Valuation multiples help investors decide on entry and exit points in securities. A company’s valuation multiple is affected by its perceived growth, risks and uncertainties, and investors’ willingness to pay. Various multiples can be used to determine stocks’ valuations. For this analysis, we’ll be using PE (price-to-earnings) multiples, given the high visibility of earnings for fast-food restaurant companies.
The forward PE ratio is calculated by dividing a company’s current share price with its forecasted EPS (earnings per share) for the next 12 months.
As of June 7, 2016, the eight fast-food and pizza companies that we’re reviewing were trading at a median PE multiple of 24.2x. Domino’s Pizza (DPZ), which started the year with a PE multiple of 27.2x, was trading at 29.4x as of that date.
Although DPZ’s 1Q16 results were lower than analysts’ estimates, the company’s PE multiple has continued to trade at higher multiple due to its expansion model. The company’s expansion model and higher same-store sales growth appear to have increased investors’ confidence, who seem ready to pay more to earn higher returns in the future.
By comparison, Restaurant Brands International (QSR) was trading at a PE multiple of 28.5x on June 7. Its increase in margins appears to have boosted the company’s EPS, which appears to have hiked investors’ confidence. QSR was followed by Wendy’s Company (WEN) and Papa John’s (PZZA), which had PE multiples of 27.4x and 26.2x, respectively, as of the same date.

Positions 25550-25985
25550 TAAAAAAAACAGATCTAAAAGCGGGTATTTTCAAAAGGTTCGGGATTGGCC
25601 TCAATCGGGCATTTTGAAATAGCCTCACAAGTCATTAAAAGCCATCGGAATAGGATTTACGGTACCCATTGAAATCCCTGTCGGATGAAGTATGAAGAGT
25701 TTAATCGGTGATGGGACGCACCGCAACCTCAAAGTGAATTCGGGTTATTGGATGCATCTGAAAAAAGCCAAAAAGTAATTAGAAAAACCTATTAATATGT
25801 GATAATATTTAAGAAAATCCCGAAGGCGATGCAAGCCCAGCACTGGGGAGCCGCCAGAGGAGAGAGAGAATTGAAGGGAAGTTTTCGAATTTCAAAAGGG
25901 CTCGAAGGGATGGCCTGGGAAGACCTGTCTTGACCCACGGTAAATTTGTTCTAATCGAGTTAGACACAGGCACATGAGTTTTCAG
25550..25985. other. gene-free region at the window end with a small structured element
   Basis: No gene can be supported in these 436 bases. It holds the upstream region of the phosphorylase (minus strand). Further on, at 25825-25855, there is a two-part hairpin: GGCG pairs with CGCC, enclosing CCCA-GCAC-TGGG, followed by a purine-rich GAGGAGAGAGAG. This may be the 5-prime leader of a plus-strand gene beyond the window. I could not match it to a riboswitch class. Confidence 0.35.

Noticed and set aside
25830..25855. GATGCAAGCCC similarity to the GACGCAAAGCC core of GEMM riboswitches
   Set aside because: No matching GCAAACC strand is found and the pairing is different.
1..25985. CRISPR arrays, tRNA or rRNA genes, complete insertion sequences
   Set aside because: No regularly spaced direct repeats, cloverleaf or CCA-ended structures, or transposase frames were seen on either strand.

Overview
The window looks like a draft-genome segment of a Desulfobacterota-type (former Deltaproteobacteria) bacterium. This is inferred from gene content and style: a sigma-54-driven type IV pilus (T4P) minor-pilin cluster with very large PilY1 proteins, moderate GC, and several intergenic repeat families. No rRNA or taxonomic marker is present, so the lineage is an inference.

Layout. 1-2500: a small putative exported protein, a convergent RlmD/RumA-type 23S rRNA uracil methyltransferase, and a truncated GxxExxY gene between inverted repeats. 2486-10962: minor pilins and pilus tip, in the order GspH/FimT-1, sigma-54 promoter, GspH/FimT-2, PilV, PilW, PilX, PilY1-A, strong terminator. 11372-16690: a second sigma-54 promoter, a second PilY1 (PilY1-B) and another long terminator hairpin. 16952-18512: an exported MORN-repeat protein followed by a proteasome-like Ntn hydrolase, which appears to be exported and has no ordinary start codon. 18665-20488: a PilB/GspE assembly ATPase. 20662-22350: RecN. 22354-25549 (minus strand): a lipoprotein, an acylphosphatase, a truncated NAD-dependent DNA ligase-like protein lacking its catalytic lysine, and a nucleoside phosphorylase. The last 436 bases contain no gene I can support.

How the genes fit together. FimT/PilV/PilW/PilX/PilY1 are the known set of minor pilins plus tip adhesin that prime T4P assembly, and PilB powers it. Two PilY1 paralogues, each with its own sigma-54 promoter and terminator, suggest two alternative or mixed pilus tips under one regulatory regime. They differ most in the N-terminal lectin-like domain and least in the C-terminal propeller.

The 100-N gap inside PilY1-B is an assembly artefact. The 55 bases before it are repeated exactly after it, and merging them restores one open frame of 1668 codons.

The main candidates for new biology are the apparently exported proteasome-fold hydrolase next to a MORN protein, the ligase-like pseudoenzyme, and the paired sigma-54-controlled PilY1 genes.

YUM! Brands (YUM), McDonald’s (MCD), and Jack in the Box (JACK) were trading at PE multiples of 22.2x, 21.4x, and 21.2x, respectively, on June 7. Improvement in their EBIT margins and EPS probably pushed their share prices up, as well as their PE multiples.
Sonic (SONC), which began 2016 trading at a PE multiple of 24.1x, was trading at a PE multiple of 20.4x on June 7. Declines in revenues and a lower rate of expansion failed to impress investors, and so share prices declined, bringing the company’s PE multiple down.
Remember, you can mitigate these company-specific risks by investing in the Guggenheim S&P 500 Pure Growth ETF’s (RPG), which invested 44% of its holdings in travel and restaurant companies.
In the next and final part, we’ll see what analysts are recommending for the eight companies under analysis after their 1Q16 results.